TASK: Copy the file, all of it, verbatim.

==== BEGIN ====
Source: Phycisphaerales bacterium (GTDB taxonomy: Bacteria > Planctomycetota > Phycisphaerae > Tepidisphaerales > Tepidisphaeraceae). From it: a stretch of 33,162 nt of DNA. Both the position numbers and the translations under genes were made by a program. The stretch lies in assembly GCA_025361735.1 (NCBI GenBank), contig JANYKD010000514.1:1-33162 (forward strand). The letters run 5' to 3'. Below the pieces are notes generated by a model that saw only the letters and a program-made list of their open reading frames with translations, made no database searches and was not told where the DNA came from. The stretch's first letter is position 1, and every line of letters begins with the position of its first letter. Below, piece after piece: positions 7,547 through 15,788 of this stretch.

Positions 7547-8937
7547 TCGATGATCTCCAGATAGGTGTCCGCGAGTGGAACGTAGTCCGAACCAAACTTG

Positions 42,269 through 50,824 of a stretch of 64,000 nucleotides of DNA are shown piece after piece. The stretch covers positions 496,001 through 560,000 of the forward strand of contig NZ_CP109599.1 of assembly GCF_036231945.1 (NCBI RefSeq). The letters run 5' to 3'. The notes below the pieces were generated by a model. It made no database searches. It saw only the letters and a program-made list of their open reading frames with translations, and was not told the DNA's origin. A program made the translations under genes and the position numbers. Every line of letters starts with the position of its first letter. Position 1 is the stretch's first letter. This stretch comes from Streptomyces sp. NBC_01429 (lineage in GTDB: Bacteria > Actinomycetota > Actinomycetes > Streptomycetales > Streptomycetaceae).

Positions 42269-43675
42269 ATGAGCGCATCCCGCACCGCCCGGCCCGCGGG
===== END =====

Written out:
Source: Phycisphaerales bacterium (GTDB taxonomy: Bacteria > Planctomycetota > Phycisphaerae > Tepidisphaerales > Tepidisphaeraceae). From it: a stretch of 33,162 nt of DNA. Both the position numbers and the translations under genes were made by a program. The stretch lies in assembly GCA_025361735.1 (NCBI GenBank), contig JANYKD010000514.1:1-33162 (forward strand). The letters run 5' to 3'. Below the pieces are notes generated by a model that saw only the letters and a program-made list of their open reading frames with translations, made no database searches and was not told where the DNA came from. The stretch's first letter is position 1, and every line of letters begins with the position of its first letter. Below, piece after piece: positions 7,547 through 15,788 of this stretch.

Positions 7547-8937
7547 TCGATGATCTCCAGATAGGTGTCCGCGAGTGGAACGTAGTCCGAACCAAACTTG

Positions 42,269 through 50,824 of a stretch of 64,000 nucleotides of DNA are shown piece after piece. The stretch covers positions 496,001 through 560,000 of the forward strand of contig NZ_CP109599.1 of assembly GCF_036231945.1 (NCBI RefSeq). The letters run 5' to 3'. The notes below the pieces were generated by a model. It made no database searches. It saw only the letters and a program-made list of their open reading frames with translations, and was not told the DNA's origin. A program made the translations under genes and the position numbers. Every line of letters starts with the position of its first letter. Position 1 is the stretch's first letter. This stretch comes from Streptomyces sp. NBC_01429 (lineage in GTDB: Bacteria > Actinomycetota > Actinomycetes > Streptomycetales > Streptomycetaceae).

Positions 42269-43675
42269 ATGAGCGCATCCCGCACCGCCCGGCCCGCGGG